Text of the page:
As mothers, I believe we all know and, at least intellectually, understand that there is no such thing as perfect. But what we believe and what our actions reflect can tell a very different story. Sometimes we are holding onto beliefs about ourselves we don't even know are there. They have embedded themselves so deeply into our psyche we think they are part of us, and that we have no choice but to act out on them.
Let me tell you what I'm talking about.
I have always been an overachiever. I feel like practically my entire life has been a quest to improve, succeed, do more, get faster - in essence, get one step closer to being perfect. My mom used to tell me it didn't matter how well I did as long as I did my best, but for me "best" meant "perfect." This behavior served me well in school. I was rewarded for working hard and getting good grades. I was also rewarded for doing more, showing up more, raising my hand more, studying more - the list goes on and on. What I didn't realize was I was doing all of this to prove to myself and everyone around me that I was smart enough, pretty enough, and good enough.
Stepping into adulthood didn't change this drive in me at all. My life became an endless stream of checked-off boxes on my to-do list of life - get married, check; good job, check; buy a house, check. As soon as I checked off one box, I was onto the next.
Then I became a mother.
I would like to tell you everything changed, and I reformed my perfectionist ways, but that would be a lie. My challenging first-born son created inside of me a conflict that I had never felt before. No matter how hard I worked, no matter how many books I read, no matter what experts I consulted, I felt like I just couldn't figure it out. The methods I had relied on for success my whole life no longer worked for me.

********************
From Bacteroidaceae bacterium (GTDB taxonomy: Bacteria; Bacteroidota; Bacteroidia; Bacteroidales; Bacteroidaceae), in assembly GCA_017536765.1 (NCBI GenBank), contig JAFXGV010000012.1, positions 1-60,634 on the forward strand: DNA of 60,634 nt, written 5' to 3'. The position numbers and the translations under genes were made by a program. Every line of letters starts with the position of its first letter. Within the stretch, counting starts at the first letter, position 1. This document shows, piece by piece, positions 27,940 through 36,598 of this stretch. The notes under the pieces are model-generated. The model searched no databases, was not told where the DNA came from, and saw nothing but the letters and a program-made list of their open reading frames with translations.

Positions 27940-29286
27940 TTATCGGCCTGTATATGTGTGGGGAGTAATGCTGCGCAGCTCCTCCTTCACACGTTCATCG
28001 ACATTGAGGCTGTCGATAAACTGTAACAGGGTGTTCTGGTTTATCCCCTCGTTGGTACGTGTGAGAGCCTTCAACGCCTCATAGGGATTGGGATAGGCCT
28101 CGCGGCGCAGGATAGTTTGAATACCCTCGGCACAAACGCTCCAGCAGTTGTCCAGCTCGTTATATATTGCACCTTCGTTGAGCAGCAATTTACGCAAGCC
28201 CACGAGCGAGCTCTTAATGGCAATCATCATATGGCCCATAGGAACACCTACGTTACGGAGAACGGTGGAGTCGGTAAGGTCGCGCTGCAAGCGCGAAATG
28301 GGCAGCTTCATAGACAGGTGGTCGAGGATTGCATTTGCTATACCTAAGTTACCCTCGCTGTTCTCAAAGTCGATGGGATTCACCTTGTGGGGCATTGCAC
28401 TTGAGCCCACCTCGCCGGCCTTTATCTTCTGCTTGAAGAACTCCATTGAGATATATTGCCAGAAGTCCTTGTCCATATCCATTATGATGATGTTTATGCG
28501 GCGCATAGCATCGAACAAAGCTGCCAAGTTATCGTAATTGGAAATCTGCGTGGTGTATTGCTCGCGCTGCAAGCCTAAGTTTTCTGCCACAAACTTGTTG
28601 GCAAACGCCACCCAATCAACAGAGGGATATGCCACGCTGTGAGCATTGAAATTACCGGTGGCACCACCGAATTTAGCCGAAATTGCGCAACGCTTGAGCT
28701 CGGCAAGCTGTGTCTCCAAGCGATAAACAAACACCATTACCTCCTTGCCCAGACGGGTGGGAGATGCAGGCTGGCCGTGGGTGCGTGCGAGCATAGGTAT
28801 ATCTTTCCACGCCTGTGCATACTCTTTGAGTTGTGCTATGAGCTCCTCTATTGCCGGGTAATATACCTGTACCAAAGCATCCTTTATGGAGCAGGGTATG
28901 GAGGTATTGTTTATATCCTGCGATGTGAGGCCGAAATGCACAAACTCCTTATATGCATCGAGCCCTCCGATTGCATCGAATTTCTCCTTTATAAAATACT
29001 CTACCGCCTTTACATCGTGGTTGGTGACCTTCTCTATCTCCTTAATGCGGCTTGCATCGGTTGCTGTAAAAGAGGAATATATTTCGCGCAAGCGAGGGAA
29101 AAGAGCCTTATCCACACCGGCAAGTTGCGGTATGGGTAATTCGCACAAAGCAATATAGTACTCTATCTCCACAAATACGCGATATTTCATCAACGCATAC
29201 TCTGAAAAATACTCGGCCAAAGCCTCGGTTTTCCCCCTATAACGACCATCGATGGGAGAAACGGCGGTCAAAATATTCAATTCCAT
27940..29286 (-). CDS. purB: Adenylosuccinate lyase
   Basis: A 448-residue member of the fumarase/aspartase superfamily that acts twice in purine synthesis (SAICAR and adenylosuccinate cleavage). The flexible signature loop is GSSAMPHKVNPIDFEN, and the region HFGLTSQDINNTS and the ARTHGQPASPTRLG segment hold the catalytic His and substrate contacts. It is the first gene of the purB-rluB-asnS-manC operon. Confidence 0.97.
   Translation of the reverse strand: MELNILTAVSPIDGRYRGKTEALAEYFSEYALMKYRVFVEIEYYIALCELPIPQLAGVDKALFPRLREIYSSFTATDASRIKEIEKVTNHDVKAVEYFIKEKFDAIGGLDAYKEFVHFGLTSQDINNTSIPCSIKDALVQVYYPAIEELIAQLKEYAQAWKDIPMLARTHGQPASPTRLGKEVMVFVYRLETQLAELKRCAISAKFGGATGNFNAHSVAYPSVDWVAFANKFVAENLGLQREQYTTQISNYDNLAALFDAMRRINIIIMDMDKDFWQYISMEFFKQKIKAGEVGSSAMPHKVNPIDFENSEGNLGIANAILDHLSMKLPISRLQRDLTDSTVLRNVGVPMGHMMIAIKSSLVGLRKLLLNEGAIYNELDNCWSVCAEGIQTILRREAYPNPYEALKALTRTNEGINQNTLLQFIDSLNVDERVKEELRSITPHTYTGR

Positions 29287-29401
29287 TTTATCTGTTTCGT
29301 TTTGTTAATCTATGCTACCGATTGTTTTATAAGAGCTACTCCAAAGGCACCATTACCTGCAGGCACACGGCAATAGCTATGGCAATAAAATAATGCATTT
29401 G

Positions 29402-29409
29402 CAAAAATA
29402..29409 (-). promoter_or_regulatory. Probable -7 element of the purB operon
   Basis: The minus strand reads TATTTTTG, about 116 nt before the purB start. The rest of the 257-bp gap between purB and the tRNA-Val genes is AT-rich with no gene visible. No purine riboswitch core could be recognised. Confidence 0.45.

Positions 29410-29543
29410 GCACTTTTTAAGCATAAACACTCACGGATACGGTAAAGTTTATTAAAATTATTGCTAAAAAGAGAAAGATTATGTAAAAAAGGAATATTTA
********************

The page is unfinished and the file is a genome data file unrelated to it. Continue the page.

I believed I was failing at motherhood. I just wasn't good enough.
This went on for several years, and then my son was diagnosed with Asperger's Syndrome. I was equally devastated and relieved, because for about 5 minutes I realized this wasn't my fault. Then I went back to my default mode of figuring out how to be a perfect mom of a child on the spectrum. I tried so hard to do everything the "right" way, until one night, crying and exhausted, I laid down next to my sleeping child because I just wanted to remember what it was like to want to be near him, to feel that love flow out of me without having to think about if I was managing a meltdown the right way or if I was messing up my kid with my own failings as a mommy.
As I listened to his steady breathing, my heart told me what I most needed to hear. It said, "You are the best mom for Ryan. Your parenting is unique to you and to him. Stop trying so hard to do what you think you should be doing, and just be. You are enough. You are enough for you and you are enough for your son."
I was enough. I am enough.
I will never be perfect, but I am enough yesterday, today and tomorrow. Trying harder to make my life and my parenting look like what I think it should look like does not honor my son's or my own unique gifts and abilities.
If I can leave you with one thought today, it is that you are enough too. You are worthy today, no matter how many parenting books you have read or craft projects you have (or haven't) posted to Facebook. You are worthy today, even if you yelled at your kids this morning or let your son go to school not wearing underwear. If you seek perfection, you will always be looking and never satisfied with the amazing parent that you are right now.
"There's no way to be a perfect mother and a million ways to be a good one."